There was much debate about how insurers would change their pricing once premiums ceased to be recoverable. Would premiums go down on the basis that they had always been too high, but claimants tolerated this because they could pass the cost on to the defendant? Or would they go up because insurers would have fewer cases to choose from and therefore lack risk spread? The short answer is neither. Or both. Seven months into the new regime and it remains impossible to identify a market-wide trend. We see many examples of insurers charging less – and many of insurers charging more. What we can say is that there is much greater flexibility and creativity. Paying an element of premium upfront, including a voluntary excess, or offering limited cover are examples of the ways insurers can manipulate premium pricing to make things work for a given scenario.
We have also started to see situations whereby insurers are offering a ‘damages-based premium’ , meaning that the insurer charges a fixed percentage of the damages recovered by way of premium (in a similar way to a third-party funding agreement or DBA), instead of rating the premium against the limit of indemnity. It is early days for this model – by far the most common approach remains a more traditional rated premium model – however, the fact we have seen it at all is indicative of a new world where the lines between the different forms of funding are increasingly blurred.
As illustrated above, the third-party funding component of a funding deal will typically be the most expensive, pound-for-pound, and often with good reason. After all, we are talking about someone spending real money, with the possibility of waiting three years or more to see a return. As such, a sensible approach is often to consider other elements first – the claimant’s resources, the law firm’s willingness to risk-share and insurance – and then use funding to plug the gap.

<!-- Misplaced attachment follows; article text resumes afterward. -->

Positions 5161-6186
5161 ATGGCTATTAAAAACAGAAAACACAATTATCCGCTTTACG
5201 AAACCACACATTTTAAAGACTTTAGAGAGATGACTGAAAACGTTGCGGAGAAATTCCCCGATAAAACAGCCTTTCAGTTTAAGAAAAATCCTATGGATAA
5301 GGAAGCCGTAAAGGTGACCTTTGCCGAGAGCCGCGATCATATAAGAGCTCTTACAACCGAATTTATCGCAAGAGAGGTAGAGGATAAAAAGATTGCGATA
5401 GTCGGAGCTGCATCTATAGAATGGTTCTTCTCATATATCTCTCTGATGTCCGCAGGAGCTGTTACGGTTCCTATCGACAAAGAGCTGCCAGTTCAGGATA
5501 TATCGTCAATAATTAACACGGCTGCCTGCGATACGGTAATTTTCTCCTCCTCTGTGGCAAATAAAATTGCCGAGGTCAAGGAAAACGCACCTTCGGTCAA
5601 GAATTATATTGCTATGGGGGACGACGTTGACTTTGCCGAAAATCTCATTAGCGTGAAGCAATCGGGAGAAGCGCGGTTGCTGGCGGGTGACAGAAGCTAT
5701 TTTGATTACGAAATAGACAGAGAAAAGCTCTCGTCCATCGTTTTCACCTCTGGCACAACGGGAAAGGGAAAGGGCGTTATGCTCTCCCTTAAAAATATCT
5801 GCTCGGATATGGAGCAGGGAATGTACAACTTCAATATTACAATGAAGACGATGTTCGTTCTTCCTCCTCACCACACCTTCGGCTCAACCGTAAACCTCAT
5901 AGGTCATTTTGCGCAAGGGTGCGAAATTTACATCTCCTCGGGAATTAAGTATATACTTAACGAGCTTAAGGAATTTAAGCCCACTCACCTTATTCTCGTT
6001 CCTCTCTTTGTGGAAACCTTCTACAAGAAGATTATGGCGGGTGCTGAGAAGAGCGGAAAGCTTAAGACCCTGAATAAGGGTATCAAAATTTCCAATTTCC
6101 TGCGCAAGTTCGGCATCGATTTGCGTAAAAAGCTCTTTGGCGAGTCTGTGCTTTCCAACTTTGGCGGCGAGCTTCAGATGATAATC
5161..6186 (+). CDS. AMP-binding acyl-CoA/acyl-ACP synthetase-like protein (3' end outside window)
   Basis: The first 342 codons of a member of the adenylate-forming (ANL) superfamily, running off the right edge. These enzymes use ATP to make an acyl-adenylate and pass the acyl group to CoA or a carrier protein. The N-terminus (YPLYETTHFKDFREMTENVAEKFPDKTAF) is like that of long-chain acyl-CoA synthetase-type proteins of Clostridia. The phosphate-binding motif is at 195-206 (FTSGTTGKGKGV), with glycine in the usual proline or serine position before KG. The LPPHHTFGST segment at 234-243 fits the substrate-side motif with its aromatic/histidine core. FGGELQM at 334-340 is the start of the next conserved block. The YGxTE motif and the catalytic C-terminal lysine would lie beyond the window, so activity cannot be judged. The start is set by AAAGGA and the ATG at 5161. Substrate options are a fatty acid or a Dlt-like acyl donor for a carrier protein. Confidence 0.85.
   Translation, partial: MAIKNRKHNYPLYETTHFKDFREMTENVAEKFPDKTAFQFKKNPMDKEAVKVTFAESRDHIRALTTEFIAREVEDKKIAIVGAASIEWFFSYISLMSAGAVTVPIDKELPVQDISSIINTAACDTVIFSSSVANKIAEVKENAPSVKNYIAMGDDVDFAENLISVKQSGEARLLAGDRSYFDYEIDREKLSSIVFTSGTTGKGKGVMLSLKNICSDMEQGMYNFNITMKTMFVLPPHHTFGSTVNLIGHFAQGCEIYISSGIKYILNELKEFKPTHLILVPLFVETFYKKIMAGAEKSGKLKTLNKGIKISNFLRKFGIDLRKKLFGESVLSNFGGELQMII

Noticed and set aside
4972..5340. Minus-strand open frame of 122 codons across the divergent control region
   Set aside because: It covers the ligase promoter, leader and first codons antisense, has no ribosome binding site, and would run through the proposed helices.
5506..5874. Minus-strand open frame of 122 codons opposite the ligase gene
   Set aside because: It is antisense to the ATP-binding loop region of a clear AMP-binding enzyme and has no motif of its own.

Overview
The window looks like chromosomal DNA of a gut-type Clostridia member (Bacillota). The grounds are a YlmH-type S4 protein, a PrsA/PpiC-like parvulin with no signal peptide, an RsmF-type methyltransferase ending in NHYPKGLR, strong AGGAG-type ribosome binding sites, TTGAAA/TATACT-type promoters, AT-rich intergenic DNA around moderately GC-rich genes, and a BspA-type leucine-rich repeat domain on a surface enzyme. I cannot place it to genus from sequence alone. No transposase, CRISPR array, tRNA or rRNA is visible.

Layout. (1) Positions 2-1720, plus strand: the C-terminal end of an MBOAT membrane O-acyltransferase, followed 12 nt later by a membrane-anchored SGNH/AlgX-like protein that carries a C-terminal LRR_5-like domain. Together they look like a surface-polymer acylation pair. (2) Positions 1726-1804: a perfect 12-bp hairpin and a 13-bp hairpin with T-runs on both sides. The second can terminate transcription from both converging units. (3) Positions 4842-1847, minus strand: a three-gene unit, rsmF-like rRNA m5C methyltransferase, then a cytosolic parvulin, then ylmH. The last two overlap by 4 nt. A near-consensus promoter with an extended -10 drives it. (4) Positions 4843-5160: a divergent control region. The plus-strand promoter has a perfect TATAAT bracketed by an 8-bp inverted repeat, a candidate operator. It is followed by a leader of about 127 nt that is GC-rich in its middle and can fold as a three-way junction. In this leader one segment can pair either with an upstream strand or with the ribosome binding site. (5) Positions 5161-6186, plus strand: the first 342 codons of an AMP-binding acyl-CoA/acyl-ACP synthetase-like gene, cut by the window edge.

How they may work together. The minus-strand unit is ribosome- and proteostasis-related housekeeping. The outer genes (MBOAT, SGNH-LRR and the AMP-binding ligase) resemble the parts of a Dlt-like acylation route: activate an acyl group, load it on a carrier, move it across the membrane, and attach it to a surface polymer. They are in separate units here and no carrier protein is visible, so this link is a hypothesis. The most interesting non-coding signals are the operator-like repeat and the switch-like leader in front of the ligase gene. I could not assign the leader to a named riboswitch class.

It is interesting to consider whether the cost of third-party funding, as a market-wide average, has materially changed in the past five years. Our sense is that it has not, which is surprising. The most common (although by no means universal) model is a funding fee that is the greater of a multiple of the funded amount and a percentage of the damages recovered. The multiple gives the funder first call on any recovery, while the percentage enables the funder to share the upside if the claimant achieves a good result.
This approach to pricing was forged in a different era – a time when there were only a handful of funders, almost no competition and limited awareness among lawyers and clients. Today, the third-party funding market in the UK has become a busy space. Awareness is high, many of the less serious players have been and gone, and there are probably a dozen credible funders in the UK alone. Any case meeting the basic sniff test of good merits and significant claim value should attract a number of potentially interested funders. This means clients accessing the funding market today are in a better position than ever. More funders means more chance of getting a deal done and the possibility of shopping around to ensure it is competitively priced.